African Dwarf Frogs (Hymenochirus species) are small, charismatic amphibians common within the pet trade.
They are popular with aquarium hobbyists due to their aquatic nature and compatibility with certain fish species.
These frogs are suitable for intermediate-level hobbyists. They do have specific care requirements that set them apart from other aquarium species.
This comprehensive guide will explain how to care for African dwarf frogs properly.
You will also learn about their biology and conservation.
Table of Contents
What You’ll Learn:
- Nutritional requirements
- Species that make suitable tank mates
- Background information about Hymenochirus species
- How to cycle your aquarium and prevent nitrogen buildup
- How to create the ideal aquarium setup for African dwarf frogs
- Common health problems – prevention and treatment (including a Chytrid fungus containment plan)
- & so much more!
African Dwarf Frog Background Info
African dwarf frogs are amphibians in the order “Anura” and the family “Pipidae.” They are native to equatorial regions of Africa, such as the Congo Basin.
The names “African dwarf frog” and “dwarf African clawed frog” actually refer to four species of the genus “Hymenochirus”:
- Gaboon dwarf frog – Hymenochirus feae
- Zaire dwarf frog – Hymenochirus boettgeri
- Western dwarf frog – Hymenochirus curtipes
- Eastern dwarf frog – Hymenochirus boulengeri
The main difference between species is their geographic range. They are all fairly similar in terms of appearance and ecology.
Members of this genus inhabit shallow pools and slow-moving inland waters. Despite being fully aquatic, they lack gills and must regularly surface for air.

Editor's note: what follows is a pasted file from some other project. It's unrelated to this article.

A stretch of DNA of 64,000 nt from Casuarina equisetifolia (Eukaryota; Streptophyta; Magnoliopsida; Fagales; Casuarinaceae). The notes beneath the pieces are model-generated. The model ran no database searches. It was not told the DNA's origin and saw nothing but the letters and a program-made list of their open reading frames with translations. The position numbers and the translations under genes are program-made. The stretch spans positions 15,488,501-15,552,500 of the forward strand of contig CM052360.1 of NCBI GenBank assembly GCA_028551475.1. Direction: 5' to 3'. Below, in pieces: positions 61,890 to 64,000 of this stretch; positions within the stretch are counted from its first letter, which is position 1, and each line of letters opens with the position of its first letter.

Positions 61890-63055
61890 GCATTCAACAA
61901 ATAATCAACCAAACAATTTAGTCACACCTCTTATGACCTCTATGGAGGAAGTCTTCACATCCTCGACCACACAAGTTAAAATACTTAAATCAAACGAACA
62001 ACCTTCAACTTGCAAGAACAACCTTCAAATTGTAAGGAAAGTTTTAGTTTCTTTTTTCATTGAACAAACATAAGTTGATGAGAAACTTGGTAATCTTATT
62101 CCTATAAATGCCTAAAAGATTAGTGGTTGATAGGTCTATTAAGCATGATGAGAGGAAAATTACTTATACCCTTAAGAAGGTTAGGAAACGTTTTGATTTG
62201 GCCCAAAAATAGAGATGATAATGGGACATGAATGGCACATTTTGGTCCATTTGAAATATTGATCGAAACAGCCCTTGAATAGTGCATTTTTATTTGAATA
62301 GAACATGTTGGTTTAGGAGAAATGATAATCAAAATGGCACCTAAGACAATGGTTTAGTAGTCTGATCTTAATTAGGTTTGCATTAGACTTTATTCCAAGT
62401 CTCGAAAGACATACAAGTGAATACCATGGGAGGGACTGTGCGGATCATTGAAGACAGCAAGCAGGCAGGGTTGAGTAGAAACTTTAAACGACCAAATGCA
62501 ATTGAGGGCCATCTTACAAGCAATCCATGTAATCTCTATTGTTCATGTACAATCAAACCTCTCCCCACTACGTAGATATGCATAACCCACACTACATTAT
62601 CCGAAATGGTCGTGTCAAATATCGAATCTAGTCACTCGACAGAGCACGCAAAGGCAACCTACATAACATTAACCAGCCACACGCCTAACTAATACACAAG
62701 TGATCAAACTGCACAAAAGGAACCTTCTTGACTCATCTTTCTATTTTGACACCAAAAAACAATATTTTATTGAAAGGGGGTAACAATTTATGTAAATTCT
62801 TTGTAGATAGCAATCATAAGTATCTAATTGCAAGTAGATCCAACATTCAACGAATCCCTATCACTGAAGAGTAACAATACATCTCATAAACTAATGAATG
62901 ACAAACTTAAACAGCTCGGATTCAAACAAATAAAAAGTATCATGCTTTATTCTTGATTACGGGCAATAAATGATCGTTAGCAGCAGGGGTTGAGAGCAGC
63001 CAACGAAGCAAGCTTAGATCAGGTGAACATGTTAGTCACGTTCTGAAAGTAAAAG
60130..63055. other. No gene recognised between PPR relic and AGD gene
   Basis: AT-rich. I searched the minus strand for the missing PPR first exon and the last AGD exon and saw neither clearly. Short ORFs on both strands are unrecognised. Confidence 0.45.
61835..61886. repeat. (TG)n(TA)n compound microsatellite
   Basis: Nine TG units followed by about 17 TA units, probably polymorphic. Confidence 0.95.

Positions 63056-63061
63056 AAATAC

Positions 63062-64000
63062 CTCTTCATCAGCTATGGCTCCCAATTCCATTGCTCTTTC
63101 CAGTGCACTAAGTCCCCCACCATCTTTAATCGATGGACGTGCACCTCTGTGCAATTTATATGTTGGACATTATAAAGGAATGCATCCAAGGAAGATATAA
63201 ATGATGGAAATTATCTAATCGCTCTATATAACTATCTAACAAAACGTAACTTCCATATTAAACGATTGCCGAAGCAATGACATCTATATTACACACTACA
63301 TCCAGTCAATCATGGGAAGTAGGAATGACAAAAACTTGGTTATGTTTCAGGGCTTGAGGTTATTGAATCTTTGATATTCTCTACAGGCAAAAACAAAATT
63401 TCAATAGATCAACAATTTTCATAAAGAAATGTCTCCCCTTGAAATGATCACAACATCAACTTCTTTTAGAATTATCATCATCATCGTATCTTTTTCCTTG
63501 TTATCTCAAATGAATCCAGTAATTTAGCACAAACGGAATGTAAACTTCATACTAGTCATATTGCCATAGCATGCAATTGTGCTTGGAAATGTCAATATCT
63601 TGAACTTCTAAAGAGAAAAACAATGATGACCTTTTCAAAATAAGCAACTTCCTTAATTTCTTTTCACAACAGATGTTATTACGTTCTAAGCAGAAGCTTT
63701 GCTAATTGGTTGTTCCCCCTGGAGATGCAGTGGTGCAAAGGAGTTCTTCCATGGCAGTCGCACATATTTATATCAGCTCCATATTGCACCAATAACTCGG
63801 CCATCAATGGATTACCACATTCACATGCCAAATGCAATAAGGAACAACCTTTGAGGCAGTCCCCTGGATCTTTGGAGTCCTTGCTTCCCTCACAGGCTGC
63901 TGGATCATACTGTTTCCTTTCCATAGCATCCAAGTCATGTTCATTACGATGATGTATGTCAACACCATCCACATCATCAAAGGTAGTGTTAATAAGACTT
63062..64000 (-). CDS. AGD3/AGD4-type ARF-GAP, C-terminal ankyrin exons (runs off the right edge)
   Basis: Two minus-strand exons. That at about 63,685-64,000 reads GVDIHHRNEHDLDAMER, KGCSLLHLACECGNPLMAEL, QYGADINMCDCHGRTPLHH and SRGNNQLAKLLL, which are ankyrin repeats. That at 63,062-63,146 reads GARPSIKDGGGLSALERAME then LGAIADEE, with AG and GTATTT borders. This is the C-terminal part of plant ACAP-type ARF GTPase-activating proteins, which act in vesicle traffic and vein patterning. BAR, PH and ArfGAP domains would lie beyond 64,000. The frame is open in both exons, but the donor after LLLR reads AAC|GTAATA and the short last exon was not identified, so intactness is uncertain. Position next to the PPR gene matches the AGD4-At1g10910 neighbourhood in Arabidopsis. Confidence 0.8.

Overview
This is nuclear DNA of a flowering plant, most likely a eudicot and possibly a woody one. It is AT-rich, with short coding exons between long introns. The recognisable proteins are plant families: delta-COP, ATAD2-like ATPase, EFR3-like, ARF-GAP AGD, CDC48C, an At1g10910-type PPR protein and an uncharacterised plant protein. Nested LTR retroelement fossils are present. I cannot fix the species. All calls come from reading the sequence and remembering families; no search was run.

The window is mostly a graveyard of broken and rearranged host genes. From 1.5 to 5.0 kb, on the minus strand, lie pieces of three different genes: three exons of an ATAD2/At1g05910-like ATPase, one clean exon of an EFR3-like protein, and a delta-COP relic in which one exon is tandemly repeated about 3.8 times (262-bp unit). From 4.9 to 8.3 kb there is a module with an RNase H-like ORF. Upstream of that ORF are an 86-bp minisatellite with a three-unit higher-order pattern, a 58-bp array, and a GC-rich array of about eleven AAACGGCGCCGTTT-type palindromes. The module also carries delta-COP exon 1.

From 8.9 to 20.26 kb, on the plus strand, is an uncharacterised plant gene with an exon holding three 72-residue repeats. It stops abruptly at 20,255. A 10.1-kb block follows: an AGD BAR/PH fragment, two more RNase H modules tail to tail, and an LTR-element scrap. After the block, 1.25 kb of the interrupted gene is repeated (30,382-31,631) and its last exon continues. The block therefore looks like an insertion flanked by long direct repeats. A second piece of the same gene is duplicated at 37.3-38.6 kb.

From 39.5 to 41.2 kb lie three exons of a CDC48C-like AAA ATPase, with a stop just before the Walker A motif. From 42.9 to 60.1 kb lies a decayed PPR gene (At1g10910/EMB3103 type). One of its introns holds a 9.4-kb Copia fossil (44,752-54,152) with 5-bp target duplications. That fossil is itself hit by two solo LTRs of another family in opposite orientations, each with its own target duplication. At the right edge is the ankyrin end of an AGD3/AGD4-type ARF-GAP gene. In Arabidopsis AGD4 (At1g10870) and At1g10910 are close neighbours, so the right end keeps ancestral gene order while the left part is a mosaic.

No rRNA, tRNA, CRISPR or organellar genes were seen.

Both adults and larvae (tadpoles) of each species are predatory. Their diet consists primarily of aquatic invertebrates and fish fry.
Rather than using a specialized tongue (like most frogs), they engulf prey using a suction-feeding technique.
The average life expectancy of these frogs is around five years in captivity. Some individuals can survive much longer.
Fun Fact: Dwarf clawed frogs possess a “lateral line,” similar to that of fish. This organ allows them to sense vibrations in the water column.
Dwarf frogs are animated and entertaining to watch.
Don’t be too surprised if your frog seems to be acting “weird.” They are quite unusual creatures and have a range of behaviors.
Frogs may float motionless near the surface – or even upside down – for periods of time. This behavior is known as “burbling” and is nothing to worry about.
They will also dart up and down in the water column to breathe.
If you’re lucky, your frogs may even “sing!” Their noises resemble a quiet “hum” or a “buzz.” Males use this sound to attract mates.
Not a whole lot is known about the conservation status of these animals.
Only the western dwarf frog (H. curtipes) has a formal IUCN Red List designation. As of 2021, this species is classified as “Least Concern.”
Population trends are yet unknown, but the species occurs within at least one formally protected area. At least some breeding individuals are likely to be protected from habitat loss and poaching.
All species – particularly the Zaire dwarf frog (Hymenochirus boettgeri) – have become wildly popular in the pet trade throughout recent years.
Little is known about the sustainability of current harvesting practices.
Identification – Avoiding Lookalikes
Dwarf frogs (Hymenochirus species) can easily be mistaken for African clawed frogs (Xenopus species). This misidentification is a common mistake made by many aquarists.
Unfortunately, this can be more than a harmless mix-up. Clawed frogs grow much larger than dwarf frogs and are aggressive feeders. They will eat virtually anything that fits in their mouths (including all of your aquarium fish).